It will be a big year for marketers and fintech companies alike. All it will take is properly educating the public about their options.
Insurance Industry Boom
Having experienced a relative lull in comparison to technological advancements other sects in the financial services industry, Insurance is primed for disruption. Swiss Re predicts an 8-9% increase insurance premiums in emerging markets as a result of the growing world economy (2.5% in the U.S.) that also continues to reflect overall FinTech growth. “If one word could sum up the focus of insurers in 2015, it is ‘technology’,” said E&Y last year. This trend continues into the new year, with a focus in spending on cyber security.The spike in FinTech investments has already given insurance startups a much needed boost, with investments flowing in at record rates.
At the same time, insurance giants are fighting to keep control. A 2014 study of the insurance industry by Accenture noted a growing trend toward digital innovation that Forrester confirmed this past year. Even the established leaders in the space are recognizing the changing market and are adapting to survive. As competition finally rises among emerging technologies, 2016 will see a long overdue boom in the insurance industry. Whether startups or established giants come out on top (that’s a whole other story), this year is likely to witness the revolutionization of insurance in the 21st century.
The Struggle of Mobile Wallets
Mobile wallets (Apple Pay, Google Wallet, Android Pay, and so many more) have become something of a misunderstood trend. The concept of replacing a physical wallet with a mobile one sounds more convenient and safe at first, but do they really provide the value they promise? A wallet contains more than just a few credit cards. Identification cards, a driver’s license, club memberships, insurance, and even cash are all found in the average person’s wallet. While mobile wallets take care of the credit cards (where they are accepted), they simply lack the technology and infrastructure to apply this convenience to everything else. Until this issue is acknowledged and progress is made on the tech side of things, mobile wallets will likely continue to disappoint in 2016.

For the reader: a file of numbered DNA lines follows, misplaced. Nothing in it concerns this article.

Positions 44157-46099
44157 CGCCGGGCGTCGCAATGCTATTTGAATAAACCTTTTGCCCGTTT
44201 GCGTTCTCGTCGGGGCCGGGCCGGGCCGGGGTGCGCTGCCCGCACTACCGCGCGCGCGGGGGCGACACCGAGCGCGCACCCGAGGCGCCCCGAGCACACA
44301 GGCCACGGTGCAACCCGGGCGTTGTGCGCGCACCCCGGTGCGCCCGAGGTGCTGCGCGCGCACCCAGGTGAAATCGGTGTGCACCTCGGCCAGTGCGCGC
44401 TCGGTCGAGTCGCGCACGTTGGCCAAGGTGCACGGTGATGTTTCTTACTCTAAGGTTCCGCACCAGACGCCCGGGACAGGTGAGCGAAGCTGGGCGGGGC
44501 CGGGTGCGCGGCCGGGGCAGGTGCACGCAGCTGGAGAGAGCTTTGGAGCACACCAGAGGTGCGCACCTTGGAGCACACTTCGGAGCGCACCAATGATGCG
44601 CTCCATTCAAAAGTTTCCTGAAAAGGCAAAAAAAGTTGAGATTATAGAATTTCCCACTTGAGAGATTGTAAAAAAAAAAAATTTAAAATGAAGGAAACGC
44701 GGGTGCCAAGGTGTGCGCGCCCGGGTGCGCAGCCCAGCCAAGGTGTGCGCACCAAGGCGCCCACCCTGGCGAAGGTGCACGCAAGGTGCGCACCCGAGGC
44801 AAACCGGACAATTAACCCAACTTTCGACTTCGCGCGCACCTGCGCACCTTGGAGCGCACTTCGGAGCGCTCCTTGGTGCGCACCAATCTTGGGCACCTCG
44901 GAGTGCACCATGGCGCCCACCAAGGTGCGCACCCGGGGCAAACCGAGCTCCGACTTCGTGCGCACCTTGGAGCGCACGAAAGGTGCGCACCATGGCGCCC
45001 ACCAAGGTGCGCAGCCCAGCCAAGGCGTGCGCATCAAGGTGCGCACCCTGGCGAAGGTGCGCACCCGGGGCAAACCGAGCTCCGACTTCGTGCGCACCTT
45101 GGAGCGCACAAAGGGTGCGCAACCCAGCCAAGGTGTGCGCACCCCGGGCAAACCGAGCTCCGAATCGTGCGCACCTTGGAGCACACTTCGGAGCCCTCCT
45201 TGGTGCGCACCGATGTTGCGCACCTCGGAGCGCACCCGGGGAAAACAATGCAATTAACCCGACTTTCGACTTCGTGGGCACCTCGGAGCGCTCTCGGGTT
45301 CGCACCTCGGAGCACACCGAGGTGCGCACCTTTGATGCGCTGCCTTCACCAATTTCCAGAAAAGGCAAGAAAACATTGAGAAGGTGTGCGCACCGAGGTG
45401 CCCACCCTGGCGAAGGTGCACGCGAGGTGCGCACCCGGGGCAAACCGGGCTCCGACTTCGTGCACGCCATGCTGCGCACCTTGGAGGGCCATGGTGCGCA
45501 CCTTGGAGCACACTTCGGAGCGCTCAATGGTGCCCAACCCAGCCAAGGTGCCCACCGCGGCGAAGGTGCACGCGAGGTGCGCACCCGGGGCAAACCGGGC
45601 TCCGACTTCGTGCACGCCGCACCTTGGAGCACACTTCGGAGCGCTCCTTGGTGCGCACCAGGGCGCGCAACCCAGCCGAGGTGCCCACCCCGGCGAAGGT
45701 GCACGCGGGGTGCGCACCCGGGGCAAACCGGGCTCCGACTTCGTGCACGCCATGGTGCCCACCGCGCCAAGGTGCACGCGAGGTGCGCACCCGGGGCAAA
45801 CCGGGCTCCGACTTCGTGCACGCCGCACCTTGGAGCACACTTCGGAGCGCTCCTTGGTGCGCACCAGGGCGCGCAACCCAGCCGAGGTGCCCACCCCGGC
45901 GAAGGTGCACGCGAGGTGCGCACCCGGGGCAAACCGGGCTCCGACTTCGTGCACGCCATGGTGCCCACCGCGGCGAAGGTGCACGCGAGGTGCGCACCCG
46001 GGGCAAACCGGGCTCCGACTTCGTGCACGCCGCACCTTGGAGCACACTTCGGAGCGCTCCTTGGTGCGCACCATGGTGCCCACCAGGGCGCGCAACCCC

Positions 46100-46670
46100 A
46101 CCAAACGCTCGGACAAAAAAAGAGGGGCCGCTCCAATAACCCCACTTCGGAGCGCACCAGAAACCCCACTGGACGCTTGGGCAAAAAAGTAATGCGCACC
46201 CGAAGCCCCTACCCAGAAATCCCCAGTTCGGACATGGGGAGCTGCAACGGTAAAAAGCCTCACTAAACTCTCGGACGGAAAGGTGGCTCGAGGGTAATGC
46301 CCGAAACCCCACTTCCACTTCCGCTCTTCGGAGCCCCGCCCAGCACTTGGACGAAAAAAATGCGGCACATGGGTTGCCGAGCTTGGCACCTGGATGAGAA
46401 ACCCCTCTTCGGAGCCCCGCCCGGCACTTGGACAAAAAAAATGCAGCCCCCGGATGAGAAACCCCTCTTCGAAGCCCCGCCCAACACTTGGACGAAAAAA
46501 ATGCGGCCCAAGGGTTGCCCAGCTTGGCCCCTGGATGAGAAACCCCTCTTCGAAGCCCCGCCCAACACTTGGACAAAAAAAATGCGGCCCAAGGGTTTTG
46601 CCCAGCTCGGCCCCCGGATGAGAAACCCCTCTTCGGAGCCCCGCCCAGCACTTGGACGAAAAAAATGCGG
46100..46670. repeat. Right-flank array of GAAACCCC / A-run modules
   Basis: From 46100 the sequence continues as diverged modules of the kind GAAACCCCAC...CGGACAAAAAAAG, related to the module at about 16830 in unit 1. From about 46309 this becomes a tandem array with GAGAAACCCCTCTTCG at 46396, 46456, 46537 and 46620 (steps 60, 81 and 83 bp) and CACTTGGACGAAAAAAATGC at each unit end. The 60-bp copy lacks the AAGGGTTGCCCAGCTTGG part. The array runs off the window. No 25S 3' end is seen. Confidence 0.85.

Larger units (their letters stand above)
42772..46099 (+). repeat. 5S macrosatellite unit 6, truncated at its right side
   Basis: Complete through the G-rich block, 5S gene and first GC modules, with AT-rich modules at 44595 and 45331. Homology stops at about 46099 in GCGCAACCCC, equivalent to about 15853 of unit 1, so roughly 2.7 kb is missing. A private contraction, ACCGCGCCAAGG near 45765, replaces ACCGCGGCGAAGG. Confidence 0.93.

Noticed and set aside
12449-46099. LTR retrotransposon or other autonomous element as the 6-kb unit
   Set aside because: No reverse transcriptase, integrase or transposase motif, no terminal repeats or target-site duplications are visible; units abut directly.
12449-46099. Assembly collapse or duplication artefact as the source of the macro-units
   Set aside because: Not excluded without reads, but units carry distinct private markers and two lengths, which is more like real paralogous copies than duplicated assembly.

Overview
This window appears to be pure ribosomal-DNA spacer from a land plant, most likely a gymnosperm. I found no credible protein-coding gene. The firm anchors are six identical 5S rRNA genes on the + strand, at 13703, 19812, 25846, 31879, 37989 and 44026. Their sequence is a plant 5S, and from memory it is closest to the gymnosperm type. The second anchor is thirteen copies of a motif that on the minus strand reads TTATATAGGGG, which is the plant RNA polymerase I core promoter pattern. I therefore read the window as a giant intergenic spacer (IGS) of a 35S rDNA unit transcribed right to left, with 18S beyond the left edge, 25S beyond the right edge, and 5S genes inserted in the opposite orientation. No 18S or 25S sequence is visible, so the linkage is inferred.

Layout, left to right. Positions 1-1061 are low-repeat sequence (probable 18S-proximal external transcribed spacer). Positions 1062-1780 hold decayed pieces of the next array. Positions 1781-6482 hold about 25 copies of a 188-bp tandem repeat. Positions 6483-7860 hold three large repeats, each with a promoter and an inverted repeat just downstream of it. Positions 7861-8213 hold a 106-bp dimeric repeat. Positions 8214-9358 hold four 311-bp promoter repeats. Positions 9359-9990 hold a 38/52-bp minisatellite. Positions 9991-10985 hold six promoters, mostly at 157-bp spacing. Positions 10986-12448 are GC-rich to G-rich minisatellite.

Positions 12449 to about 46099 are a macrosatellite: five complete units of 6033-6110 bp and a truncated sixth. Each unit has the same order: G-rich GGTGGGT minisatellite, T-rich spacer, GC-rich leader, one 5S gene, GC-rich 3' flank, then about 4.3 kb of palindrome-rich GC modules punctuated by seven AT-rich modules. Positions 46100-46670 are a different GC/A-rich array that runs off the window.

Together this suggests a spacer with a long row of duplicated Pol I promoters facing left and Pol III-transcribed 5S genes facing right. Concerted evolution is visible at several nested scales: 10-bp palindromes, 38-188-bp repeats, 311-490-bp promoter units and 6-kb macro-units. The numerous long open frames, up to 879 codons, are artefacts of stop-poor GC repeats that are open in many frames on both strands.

Lastly, the availability of investment and the subsequent growth of FinTech as an industry will spread on an international scale. From New York to London to Singapore, FinTech is already making its mark across continents and this year will naturally see this trend continue.
Large financial companies like Citi and Barclays are opening up innovation labs in Tel Aviv, Israel. New Delhi’s startup boom makes it a healthy root for future FinTech growth as well. Everyone wants a piece of the FinTech pie, and 2016 is bound to grow that audience beyond the obvious and into the industry hubs of the future.
Although we are in for a rollercoaster of changes, innovations, and bumps, every bit of evidence points to the industry as a whole coming out on top, particularly in terms of product-market advancement, tech usage, insurance premiums and investment, and global growth. Through human interaction, better marketing, a long overdue focus on insurance, the ongoing struggle of mobile wallets, and international expansion, FinTech is ready to make waves in 2016.